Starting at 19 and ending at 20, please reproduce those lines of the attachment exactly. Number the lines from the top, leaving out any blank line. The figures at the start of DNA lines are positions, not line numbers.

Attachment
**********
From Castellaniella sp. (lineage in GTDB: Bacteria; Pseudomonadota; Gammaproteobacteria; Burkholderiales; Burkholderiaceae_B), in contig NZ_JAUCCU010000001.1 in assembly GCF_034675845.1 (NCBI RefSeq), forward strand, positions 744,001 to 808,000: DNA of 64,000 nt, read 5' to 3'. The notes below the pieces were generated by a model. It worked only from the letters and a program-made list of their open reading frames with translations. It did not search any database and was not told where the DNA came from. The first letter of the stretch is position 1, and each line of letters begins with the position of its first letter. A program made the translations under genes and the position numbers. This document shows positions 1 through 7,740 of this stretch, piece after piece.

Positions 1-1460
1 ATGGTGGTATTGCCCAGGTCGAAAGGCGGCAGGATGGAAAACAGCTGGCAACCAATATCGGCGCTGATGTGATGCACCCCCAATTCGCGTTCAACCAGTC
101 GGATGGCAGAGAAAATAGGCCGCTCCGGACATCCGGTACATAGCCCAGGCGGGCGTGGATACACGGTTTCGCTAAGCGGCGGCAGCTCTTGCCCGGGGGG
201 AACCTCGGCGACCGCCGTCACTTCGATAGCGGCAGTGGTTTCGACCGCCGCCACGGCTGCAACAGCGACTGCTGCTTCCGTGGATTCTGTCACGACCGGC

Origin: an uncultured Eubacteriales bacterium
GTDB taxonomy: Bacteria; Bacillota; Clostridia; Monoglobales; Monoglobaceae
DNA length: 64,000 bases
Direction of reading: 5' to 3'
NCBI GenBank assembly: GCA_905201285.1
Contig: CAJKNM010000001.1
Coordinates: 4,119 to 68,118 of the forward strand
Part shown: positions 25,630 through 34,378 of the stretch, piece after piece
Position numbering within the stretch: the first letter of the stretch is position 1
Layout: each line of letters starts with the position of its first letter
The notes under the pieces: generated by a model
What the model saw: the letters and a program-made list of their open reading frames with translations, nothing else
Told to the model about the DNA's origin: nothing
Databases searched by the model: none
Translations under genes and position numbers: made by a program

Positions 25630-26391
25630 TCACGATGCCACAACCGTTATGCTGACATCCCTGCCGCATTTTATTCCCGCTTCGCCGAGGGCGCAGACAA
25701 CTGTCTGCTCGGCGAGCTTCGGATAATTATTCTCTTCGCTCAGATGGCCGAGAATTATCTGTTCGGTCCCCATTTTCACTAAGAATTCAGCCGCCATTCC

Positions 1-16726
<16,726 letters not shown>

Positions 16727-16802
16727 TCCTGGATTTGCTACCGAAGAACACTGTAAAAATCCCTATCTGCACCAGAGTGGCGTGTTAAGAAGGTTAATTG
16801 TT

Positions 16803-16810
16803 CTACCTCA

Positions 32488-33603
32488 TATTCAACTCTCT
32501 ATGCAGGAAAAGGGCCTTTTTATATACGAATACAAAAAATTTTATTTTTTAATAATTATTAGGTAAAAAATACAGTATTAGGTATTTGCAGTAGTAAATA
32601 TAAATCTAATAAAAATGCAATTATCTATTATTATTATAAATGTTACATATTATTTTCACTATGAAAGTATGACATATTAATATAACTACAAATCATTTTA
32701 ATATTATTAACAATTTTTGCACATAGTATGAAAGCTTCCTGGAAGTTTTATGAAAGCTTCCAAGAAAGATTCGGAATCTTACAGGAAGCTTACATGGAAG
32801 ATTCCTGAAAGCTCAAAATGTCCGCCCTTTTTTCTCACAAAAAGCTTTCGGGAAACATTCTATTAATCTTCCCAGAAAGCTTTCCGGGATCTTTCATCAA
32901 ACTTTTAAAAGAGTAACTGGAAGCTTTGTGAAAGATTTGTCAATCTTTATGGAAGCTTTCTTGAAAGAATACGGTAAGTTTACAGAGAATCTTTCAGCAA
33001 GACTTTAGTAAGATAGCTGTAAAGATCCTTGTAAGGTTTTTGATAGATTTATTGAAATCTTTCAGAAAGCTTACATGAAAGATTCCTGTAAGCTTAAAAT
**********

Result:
Databases searched by the model: none
Translations under genes and position numbers: made by a program